In the discussions regarding public health aspects there have been concerns that there could be a risk of unintended negative side-effects. For example, products like snus might be a gateway to subsequent initiation of smoking in non-smoking adolescents. However, several studies have found that this has not occurred in Sweden (Furberg et al., 2005; Ramström & Foulds, 2006; Galanti et al., 2008). Most but not all corresponding studies in the US show results consistent with the Swedish findings in that they do not show that youth smokeless use causes an increased subsequent use of smoked tobacco (O’Connor et al., 2005; Timberlake et al., 2009). There are also concerns that dual use of cigarettes and combustion-free tobacco might weaken the motivation to quit smoking or that switching from cigarettes to snus might strengthen nicotine dependence. However, recently published studies have not found support for these concerns (Frost-Pineda et al., 2010; Ramström & Wikmans, 2011). The risk of all these potential negative consequences could also be minimised through appropriate regulation of all tobacco products.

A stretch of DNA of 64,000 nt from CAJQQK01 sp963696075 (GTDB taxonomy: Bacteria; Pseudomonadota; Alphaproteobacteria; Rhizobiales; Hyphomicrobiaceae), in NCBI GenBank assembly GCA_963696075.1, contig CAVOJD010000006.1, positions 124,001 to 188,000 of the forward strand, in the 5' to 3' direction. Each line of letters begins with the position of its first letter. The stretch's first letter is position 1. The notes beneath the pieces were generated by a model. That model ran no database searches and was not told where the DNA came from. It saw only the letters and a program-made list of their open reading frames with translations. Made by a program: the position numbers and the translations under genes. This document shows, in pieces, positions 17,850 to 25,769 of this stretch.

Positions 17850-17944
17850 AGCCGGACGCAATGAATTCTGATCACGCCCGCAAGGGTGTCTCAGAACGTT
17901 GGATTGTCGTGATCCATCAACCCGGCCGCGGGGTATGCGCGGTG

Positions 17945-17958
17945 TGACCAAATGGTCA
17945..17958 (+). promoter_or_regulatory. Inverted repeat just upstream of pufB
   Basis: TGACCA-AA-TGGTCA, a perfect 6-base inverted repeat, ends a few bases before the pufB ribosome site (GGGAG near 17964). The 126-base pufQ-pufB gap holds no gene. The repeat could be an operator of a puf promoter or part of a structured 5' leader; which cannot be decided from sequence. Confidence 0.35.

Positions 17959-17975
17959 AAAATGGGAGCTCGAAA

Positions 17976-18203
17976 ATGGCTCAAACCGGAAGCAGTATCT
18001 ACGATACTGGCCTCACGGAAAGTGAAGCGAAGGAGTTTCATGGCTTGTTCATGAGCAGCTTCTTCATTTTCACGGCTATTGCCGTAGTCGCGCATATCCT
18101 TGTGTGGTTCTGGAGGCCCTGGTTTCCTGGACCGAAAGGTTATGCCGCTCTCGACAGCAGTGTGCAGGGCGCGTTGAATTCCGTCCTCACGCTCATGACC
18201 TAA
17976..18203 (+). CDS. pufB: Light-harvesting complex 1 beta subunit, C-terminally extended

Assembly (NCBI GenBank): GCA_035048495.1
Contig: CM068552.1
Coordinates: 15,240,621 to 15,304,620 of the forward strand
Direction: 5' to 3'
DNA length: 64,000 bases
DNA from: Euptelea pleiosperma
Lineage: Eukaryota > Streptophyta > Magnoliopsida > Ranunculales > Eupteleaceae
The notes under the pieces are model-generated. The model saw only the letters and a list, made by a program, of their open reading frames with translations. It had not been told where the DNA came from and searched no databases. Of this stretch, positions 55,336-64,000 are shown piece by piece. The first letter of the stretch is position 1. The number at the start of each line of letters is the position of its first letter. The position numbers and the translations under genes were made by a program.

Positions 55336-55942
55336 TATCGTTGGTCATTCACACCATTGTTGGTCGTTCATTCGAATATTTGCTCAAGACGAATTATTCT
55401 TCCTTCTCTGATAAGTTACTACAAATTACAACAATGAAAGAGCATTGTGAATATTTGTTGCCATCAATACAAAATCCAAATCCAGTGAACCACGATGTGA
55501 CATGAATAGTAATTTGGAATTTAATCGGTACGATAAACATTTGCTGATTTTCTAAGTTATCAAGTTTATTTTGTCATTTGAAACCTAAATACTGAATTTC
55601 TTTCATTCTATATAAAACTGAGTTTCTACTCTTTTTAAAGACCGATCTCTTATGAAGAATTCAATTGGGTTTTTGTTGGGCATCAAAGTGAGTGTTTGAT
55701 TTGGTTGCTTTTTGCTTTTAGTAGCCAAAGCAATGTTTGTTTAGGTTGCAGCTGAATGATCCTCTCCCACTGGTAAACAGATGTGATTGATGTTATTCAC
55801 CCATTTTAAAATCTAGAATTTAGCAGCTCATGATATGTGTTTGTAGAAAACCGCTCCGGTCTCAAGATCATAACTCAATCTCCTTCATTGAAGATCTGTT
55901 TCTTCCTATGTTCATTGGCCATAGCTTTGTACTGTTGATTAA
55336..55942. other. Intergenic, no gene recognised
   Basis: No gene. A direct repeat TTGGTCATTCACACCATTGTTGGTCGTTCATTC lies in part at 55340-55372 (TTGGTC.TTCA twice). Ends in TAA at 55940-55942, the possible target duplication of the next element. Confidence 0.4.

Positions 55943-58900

We have a vision of a tobacco-free society, but along the road towards that goal we must help minimise the health burden of remaining tobacco use through appropriate regulation of all tobacco/nicotine products based on their level of health risk. We hope that the revised EU Tobacco Products Directive will be an effective part of such efforts.
Tony Axell, Senior Consultant, Dept. of Maxillofacial Surgery, Halland Hospital Halmstad, Halmstad, Sweden.
Ron Borland, Professor, The Cancer Council Victoria, Australia.
John Britton, Professor of Epidemiology, University of Nottingham. UK.
Karl Fagerström, Principal Investigator, Fagerström Consulting, Helsingborg, Sweden.
Jonathan Foulds, Professor of Public Health Sciences & Psychiatry, Penn State University, College of Medicine Cancer Institute, Cancer Control Program. Hershey, PA, USA.
Coral Gartner, Professor, The University of Queensland Centre for Clinical Research, Brisbane, Australia.
John Hughes, Professor, Dept of Psychiatry, University of Vermont, Burlington, VT, USA.
Martin Jarvis, Emeritus Professor of Health Psychology, University College, London. UK.
Lynn Kozlowski, Professor, School of Public Health and Health Professions, State University of New York. NY, USA.
Michael Kunze, Univ.Prof., Institute of Social Medicine, ECDC (European Centre for Disease Prevention and Control), Centre of Public Health, Medical University Vienna, Austria.
Jacques Le Houezec, Consultant in Public Health, Tobacco dependence, Rennes, France
Karl E Lund, Research Director, Norwegian Institute for Alcohol and Drug Research, Oslo, Norway.
Ann McNeill, Professor of Health Policy & Promotion, University of Nottingham. UK.
Lars Ramström, Principal Investigator, Institute for Tobacco Studies, Stockholm, Sweden.
David Sweanor, Adjunct Professor, Faculty of Law, University of Ottawa, Canada.